perhaps more of an incentive to sign up as many as possible. Fraser McKenzie has
made it clear to us it quote "acted as a sales representative" for another company
which was responsible for the content, delivery and cost of the training. That
company is PPI Learning Services.

Most students couldn't afford the course fees of around £4,000 so Fraser McKenzie
offered another option - taking out a loan via a subsidiary of Barclays, Barclays
Partner Finance, which has been demanding repayment from them.

The Institute of IT Training is the professional body which accredits training
providers. And according to its chief executive Colin Steed there are number of ways
people can pay for courses.

One is that you can get a career development loan, another way is the individual has
been made redundant and has got some savings but the most common way is for
individuals who are so desperate to get into a job they take out a personal loan. Loans
are very common, probably around 70 or 80% of people take out loans for these

But what of this situation where one company is selling the courses but the training is
provided by another?

In this market it's quite common and you get a lot of companies who will contract a
sales organisation to sell courses on behalf of a training provider.

And how common is it for courses to be sold by one company, run by another
company and finance provided by a third company?

That is uncommon and that worries me.

Why does it worry you?

Because there's too many variables there and there's no control over the three parties -
there's no quality control - who is the individual dealing with? They may have been
sold something by one person in the company, when they get on the course it might
be completely different.

And of course they've taken out this loan that's been arranged for them.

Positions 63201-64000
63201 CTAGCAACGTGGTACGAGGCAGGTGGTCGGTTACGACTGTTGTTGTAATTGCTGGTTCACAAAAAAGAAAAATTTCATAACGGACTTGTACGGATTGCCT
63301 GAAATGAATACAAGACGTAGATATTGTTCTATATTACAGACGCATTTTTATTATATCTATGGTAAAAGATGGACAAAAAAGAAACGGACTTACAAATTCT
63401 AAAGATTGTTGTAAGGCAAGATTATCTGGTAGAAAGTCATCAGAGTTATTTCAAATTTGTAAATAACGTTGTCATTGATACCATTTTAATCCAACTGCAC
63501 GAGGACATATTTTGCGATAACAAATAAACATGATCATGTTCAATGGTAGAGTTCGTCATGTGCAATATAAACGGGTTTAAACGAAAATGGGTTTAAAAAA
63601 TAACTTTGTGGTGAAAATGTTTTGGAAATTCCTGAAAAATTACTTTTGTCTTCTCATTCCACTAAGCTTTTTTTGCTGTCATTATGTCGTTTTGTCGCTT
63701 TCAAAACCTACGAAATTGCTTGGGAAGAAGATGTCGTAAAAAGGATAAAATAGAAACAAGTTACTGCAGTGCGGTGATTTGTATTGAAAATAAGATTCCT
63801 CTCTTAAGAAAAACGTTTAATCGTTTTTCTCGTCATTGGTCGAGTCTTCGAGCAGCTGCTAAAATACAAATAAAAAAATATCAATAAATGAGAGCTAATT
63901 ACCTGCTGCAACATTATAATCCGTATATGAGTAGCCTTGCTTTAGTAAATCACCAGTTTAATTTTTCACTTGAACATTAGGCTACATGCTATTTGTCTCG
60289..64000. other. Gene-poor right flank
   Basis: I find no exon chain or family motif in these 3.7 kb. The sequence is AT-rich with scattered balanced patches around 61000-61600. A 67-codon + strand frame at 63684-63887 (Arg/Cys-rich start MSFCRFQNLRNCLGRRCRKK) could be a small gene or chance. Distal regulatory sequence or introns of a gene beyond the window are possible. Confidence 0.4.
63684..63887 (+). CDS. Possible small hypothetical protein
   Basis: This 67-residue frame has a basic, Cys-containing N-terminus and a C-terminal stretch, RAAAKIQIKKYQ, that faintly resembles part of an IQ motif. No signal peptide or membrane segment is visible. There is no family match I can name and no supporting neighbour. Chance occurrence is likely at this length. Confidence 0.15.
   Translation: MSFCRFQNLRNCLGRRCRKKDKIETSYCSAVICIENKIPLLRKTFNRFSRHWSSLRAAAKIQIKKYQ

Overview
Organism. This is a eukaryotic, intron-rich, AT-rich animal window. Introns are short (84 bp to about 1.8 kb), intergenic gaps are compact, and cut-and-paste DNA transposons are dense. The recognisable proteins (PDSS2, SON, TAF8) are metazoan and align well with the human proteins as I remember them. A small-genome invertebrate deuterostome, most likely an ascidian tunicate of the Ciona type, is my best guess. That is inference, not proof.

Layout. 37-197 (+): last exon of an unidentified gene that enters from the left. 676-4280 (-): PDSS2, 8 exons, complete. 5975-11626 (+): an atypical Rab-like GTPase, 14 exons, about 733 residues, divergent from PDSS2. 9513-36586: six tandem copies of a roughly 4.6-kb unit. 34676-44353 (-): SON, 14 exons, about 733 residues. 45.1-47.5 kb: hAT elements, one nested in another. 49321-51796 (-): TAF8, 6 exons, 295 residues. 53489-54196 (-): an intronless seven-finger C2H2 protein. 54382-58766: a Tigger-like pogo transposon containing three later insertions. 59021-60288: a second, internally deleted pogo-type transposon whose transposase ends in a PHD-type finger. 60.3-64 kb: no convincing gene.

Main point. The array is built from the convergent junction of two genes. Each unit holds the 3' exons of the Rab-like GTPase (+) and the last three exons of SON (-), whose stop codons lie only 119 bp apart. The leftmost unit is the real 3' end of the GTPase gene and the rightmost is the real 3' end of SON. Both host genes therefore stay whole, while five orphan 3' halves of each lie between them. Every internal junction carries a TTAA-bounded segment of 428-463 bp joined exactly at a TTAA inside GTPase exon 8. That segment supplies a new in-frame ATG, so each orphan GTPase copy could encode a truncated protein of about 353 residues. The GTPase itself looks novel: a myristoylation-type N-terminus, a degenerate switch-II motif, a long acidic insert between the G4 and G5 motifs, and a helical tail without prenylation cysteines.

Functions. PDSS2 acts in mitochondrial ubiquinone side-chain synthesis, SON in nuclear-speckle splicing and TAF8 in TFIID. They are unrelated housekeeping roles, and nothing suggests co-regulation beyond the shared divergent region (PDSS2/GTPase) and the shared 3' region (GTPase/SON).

Exactly right, they've taken out a loan, the external company sell courses and get the
commission for selling. The training provider then, as far as the loan's concerned,
they will get that money up front. I don't know of many companies that do that.

Well it may have been highly unusual but the Fraser McKenzie offer had a couple of
features which made it highly attractive. Firstly a "Job Guarantee Scheme" and also
the promise that those loans could be repaid by the company if the student finished
the course on time and took that guaranteed job.

So in November 2008 and February 2009, in the middle of a recession, Rhi Morgan
and Rajesh Chand respectively signed contracts with Fraser McKenzie which
included this guarantee:

       Fraser McKenzie Guarantee
       The recruitment provider agrees to refund the candidate's course fees in full in
       the event he or she is unable to seek employment after completing the said
       modules and obtaining the said certifications as per specified in this agreement
       within the designated time frame of 12 months commencing on-line learning
       and has failed to find employment within the 90 day period after he or she has
       completed the said modules and accompanying examinations….

Essentially then the deal was that trainees would only end up paying the cost of the
course if they failed to complete it and pass its exams within 12 months, if they took a